UPPER DUBLIN, Pa. — Last April, on the eve of the Pennsylvania primary, voters in this Philadelphia suburb were finding plenty of fault with both Barack Obama and John McCain. Many were preparing to — and soon did — vote for Hillary Clinton, helping her to a decisive victory in Pennsylvania.
This week, those voters are part of a mass movement to Obama, driven by much greater familiarity with the Illinois senator’s views, and a pronounced distaste for McCain and running mate Sarah Palin.
The striking shift in Montgomery County, often a bellwether, makes McCain’s task of recapturing Pennsylvania from the Democrats look almost like Mission Impossible.
Robert Stutz, a recently retired hospital administrator, was, like many of his neighbors, skeptical of both the eventual nominees when they were on the primary ballot, “so I was mostly listening to Hillary at that point.”
But he’s been impressed with Obama’s health care plan and says that McCain virtually disqualified himself with his vice presidential choice. “I can’t imagine putting Sarah Palin in a position to be president of the United States,” he said.
Rich Miles, a building maintenance man, answered the question about his voting plans with the words: “Not Obama.” McCain and Palin reflect his values, he said. “They put the country first.”
Whatever Palin may have done in shoring up the Republican base and securing the support of people like Miles, she clearly has cost McCain votes among some well-educated suburbanites.
Said Marjorie Lukens, a registered Republican: “The thought of Sarah Palin being a heartbeat away is terrifying.”
What has changed since last spring in this suburb is both the worldview and the impression of the candidates. Back then, the economy was not a major worry and opinion was divided between McCain’s stay-the-course policy in Iraq and the Democrats’ withdrawal plans.
Now, economic anxieties are pervasive and Obama, whose ads are seen far more frequently than McCain’s, is viewed as the candidate more seriously addressing those domestic problems.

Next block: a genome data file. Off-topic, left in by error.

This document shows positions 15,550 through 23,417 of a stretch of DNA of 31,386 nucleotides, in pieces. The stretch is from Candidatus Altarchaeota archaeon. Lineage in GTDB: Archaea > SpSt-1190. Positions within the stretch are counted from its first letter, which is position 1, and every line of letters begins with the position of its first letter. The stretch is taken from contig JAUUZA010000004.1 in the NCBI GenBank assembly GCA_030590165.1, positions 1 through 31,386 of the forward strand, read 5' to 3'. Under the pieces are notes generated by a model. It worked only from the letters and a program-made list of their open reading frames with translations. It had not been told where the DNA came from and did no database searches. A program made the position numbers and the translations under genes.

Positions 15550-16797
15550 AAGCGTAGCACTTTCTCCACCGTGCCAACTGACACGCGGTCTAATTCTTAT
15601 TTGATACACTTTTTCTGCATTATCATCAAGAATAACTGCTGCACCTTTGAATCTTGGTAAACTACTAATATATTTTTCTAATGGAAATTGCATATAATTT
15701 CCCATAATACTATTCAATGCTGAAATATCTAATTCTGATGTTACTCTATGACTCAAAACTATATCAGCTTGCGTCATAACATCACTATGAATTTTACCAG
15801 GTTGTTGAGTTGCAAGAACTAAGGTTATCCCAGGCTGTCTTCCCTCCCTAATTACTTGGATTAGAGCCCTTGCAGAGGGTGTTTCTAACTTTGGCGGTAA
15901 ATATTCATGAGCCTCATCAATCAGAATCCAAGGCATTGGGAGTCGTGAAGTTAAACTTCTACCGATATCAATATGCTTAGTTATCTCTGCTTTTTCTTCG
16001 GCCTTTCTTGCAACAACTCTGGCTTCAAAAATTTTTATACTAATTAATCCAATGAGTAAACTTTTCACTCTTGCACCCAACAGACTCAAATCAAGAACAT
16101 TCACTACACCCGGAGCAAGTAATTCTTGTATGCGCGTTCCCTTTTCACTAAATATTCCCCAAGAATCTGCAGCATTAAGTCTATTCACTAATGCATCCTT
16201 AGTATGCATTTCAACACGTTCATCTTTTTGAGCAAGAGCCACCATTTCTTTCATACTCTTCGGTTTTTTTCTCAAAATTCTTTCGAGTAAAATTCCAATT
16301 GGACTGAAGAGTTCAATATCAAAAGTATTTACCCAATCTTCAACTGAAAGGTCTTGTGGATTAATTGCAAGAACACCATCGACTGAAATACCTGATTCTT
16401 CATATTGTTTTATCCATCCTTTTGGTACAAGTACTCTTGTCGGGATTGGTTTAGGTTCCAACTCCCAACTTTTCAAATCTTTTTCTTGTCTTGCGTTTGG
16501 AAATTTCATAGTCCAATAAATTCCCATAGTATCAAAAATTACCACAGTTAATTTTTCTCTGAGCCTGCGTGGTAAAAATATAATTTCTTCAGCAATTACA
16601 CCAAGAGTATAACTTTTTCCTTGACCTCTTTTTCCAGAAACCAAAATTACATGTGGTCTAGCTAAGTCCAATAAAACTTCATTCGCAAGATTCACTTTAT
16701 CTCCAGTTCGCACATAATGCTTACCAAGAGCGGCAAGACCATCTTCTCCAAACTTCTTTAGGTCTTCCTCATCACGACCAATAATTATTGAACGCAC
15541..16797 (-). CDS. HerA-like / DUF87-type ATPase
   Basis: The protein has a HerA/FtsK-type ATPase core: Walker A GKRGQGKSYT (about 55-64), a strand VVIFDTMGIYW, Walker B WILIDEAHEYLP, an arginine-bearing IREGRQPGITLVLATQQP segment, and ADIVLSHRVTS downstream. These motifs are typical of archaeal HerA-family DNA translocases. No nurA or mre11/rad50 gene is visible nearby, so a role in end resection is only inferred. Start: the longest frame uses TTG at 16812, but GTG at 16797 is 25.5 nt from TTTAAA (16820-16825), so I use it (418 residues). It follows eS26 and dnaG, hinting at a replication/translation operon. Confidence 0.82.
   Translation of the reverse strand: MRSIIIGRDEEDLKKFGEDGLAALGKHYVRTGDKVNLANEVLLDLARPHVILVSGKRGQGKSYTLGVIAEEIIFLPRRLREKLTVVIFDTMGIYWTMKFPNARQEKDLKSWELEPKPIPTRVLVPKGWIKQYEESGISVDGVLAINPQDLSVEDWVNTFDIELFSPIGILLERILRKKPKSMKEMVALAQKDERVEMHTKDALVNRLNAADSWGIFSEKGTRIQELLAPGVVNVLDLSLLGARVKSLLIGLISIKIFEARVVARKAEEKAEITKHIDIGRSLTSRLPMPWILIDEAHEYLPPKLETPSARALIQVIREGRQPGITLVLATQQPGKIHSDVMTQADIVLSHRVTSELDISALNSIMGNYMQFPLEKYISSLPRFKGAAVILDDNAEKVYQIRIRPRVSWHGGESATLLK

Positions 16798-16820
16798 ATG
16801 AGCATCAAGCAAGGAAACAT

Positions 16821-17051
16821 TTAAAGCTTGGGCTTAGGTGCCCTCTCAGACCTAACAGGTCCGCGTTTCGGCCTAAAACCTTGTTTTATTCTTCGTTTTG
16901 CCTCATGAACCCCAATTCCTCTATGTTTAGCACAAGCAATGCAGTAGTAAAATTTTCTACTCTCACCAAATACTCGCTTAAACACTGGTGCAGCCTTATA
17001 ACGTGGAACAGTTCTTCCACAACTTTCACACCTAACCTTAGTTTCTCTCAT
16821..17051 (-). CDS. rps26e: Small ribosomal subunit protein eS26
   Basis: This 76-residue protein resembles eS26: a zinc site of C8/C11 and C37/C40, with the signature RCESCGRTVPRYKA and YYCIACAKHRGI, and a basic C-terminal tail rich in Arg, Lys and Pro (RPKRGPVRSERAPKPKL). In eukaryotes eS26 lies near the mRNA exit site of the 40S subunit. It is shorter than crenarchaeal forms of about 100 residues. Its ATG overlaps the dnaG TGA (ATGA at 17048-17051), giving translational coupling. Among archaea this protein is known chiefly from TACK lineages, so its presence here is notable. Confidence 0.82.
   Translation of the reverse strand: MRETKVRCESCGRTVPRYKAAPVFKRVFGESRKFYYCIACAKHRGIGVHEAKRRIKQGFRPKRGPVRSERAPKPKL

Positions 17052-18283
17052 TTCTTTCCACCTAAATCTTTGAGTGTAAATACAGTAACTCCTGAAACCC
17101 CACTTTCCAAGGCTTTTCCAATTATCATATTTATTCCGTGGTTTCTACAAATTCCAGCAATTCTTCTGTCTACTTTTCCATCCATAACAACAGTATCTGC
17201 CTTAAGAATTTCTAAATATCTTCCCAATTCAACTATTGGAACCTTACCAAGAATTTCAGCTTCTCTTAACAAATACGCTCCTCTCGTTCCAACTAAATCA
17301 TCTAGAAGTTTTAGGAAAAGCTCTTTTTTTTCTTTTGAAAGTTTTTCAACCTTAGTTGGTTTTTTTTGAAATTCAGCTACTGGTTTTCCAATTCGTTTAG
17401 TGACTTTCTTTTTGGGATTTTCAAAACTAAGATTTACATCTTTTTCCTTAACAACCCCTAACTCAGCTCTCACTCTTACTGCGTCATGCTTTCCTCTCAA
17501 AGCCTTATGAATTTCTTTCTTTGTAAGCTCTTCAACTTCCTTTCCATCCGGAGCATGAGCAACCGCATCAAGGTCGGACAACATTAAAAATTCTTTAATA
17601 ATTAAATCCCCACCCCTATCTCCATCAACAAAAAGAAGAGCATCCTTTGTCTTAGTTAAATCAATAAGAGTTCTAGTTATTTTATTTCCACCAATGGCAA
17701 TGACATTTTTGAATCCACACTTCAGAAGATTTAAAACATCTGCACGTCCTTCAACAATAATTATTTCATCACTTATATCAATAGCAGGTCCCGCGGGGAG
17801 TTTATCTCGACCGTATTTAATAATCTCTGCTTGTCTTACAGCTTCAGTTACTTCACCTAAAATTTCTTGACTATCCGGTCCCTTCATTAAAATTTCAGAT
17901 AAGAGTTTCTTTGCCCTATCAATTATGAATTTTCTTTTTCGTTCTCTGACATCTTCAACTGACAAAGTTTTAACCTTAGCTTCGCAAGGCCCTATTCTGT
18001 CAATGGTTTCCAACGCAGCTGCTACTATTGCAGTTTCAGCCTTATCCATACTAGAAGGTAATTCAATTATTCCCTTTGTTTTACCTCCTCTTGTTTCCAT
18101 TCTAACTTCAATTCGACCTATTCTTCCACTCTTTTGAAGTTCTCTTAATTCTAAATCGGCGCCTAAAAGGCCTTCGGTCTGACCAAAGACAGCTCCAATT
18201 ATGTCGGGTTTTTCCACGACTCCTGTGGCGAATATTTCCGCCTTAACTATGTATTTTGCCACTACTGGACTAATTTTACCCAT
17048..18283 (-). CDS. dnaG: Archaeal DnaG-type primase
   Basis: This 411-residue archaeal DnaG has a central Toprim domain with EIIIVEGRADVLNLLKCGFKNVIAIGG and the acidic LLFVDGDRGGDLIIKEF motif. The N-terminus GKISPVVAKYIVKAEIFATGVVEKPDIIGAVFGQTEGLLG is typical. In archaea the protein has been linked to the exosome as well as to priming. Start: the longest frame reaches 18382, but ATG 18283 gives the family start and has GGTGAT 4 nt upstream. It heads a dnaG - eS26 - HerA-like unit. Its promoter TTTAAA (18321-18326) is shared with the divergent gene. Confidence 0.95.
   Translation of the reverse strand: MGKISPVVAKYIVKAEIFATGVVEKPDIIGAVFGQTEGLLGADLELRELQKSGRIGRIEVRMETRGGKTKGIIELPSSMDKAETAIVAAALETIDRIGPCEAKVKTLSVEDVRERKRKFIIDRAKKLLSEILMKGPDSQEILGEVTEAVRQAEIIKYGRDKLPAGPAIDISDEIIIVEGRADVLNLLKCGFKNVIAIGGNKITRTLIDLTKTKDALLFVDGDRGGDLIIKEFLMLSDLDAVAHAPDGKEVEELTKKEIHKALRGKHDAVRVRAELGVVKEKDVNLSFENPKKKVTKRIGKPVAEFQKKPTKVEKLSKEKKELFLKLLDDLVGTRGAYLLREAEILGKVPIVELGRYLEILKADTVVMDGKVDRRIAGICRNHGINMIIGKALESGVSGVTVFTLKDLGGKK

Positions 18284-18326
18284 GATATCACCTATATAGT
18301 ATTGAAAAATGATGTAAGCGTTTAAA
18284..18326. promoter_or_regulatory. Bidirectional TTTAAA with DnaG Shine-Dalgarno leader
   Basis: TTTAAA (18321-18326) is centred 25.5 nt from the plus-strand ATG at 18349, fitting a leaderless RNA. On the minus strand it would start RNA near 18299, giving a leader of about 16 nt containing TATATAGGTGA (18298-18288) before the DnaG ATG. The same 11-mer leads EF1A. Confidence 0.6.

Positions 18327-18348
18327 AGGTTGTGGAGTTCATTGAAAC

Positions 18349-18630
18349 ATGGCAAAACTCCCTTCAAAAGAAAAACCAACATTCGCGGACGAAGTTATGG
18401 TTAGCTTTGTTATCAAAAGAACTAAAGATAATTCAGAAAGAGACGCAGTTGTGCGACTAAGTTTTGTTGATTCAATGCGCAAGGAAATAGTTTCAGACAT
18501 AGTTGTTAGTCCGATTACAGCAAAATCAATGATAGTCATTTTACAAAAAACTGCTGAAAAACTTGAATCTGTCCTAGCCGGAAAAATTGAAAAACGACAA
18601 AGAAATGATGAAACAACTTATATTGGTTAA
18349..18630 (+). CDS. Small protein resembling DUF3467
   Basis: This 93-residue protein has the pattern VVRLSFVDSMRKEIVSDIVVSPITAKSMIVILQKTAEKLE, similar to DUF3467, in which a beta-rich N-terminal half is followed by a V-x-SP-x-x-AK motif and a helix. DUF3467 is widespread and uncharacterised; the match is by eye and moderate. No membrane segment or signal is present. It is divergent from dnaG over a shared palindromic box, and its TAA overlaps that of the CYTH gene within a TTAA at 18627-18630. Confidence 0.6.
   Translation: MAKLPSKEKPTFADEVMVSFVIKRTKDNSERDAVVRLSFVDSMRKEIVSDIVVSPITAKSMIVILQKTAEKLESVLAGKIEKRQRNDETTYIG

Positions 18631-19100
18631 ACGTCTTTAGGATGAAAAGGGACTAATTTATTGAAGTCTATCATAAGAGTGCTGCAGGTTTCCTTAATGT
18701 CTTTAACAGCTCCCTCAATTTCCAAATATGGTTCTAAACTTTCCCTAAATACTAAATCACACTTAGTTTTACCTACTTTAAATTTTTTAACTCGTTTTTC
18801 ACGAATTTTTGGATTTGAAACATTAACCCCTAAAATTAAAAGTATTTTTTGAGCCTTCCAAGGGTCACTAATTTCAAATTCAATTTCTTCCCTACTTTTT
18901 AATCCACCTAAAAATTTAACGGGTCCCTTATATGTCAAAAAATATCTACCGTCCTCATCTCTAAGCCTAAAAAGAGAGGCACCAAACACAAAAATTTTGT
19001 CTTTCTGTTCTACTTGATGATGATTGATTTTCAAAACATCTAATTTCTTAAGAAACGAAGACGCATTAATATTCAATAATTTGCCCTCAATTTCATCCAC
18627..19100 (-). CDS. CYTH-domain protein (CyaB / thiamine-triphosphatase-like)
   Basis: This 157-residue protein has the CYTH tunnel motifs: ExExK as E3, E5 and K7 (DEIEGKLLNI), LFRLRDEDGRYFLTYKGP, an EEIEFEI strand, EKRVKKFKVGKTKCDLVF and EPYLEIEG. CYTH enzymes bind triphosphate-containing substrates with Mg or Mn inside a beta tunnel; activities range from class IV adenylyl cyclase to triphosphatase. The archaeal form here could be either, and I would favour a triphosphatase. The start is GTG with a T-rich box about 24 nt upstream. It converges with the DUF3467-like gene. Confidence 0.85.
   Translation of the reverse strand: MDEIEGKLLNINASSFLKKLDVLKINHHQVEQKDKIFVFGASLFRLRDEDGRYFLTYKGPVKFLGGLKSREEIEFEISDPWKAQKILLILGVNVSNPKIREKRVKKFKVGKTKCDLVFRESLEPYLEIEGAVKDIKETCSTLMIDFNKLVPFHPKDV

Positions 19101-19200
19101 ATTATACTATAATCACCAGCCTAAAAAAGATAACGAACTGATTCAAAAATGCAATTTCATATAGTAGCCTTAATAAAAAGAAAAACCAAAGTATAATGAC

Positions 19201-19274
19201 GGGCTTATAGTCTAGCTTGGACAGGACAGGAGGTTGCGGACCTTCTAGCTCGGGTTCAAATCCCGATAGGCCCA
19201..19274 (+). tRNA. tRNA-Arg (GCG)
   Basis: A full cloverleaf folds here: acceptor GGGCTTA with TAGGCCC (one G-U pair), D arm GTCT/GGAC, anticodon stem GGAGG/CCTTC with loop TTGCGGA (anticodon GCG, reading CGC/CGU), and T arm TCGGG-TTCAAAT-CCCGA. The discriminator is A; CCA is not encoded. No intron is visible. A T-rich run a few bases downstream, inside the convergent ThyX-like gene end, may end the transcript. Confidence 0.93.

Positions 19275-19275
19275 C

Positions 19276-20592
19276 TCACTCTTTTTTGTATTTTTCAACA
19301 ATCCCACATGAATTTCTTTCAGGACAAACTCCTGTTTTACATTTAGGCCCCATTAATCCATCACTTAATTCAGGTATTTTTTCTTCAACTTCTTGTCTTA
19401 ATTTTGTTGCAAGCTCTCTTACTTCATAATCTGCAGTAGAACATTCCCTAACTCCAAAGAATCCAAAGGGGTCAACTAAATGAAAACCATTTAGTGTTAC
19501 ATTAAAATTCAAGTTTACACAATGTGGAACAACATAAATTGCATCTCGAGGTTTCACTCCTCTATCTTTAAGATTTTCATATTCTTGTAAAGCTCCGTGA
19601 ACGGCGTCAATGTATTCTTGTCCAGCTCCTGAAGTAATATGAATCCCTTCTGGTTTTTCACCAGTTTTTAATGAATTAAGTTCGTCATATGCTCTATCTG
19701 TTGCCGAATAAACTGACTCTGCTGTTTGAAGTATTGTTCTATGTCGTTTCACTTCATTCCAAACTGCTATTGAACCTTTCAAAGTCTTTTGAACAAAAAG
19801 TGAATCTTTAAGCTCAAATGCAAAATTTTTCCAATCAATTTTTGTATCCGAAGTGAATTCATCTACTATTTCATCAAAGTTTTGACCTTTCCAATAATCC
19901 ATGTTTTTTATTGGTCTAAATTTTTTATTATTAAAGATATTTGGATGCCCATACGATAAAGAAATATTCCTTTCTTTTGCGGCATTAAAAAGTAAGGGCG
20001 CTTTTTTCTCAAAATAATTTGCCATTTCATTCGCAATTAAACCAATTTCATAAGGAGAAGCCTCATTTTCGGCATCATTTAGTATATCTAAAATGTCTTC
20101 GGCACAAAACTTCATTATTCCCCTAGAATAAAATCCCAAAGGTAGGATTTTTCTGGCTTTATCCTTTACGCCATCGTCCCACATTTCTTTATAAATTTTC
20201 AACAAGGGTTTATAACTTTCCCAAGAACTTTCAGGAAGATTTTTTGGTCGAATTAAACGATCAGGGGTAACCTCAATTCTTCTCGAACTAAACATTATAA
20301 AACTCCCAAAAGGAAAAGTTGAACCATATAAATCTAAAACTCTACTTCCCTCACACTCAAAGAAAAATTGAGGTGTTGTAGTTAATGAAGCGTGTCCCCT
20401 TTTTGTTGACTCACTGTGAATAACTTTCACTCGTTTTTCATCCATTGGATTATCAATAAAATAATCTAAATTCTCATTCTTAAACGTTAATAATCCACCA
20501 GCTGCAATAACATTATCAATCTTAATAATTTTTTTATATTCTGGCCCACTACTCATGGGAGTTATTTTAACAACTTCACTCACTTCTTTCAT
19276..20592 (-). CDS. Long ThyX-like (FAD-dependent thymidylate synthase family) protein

Peter Wilde, a retired high school teacher who was working on his car on a sunny afternoon, said he has decided on Obama, but “I really like John McCain, and in any other election but this one, I’d vote for him. He’s a man of integrity and he speaks his mind.”
So, why Obama? “I think his tax plan is better for people like me, and after the last two weeks, my 401(k) is not in too good a shape.”
Lois Coar, the mother of two grown children, supported Mitt Romney earlier this year and is undecided for November. She cannot see voting for Obama — “not because he’s black, but I just can’t put it in words.” She likes McCain as a person, but “I can’t understand why he keeps talking about this Ayers guy” — William Ayers, the 1960s radical who became an occasional colleague and supporter of Obama in Chicago. “He should be focusing on the economy and real terrorists; that’s what people worry about,” she said.
Debra Almack, an accountant and registered Republican, supported Mike Huckabee because “he is a person of character, not a politician.” After reading Obama’s memoir, “Dreams from My Father,” she decided he too “has a lot of character. I know he has some liberal ideas, but I really think he’s pragmatic.”
At the time of the primary, Obama was fighting two foes: Clinton and the voters’ lack of familiarity with him. The Democratic National Convention and those ubiquitous ads have dealt with the latter problem, and Clinton herself was working the Philadelphia suburbs on behalf of Obama on Monday.
In early September, Obama opened a storefront headquarters not far from the library where I was interviewing voters — one of three such offices in Montgomery County alone. The day after I visited, a platoon of New York volunteers was arriving to help local supporters canvass the same neighborhoods.
It’s hard to see how John McCain can overcome these odds in Pennsylvania.
David Broder is a Washington Post columnist. His e-mail address is firstname.lastname@example.org.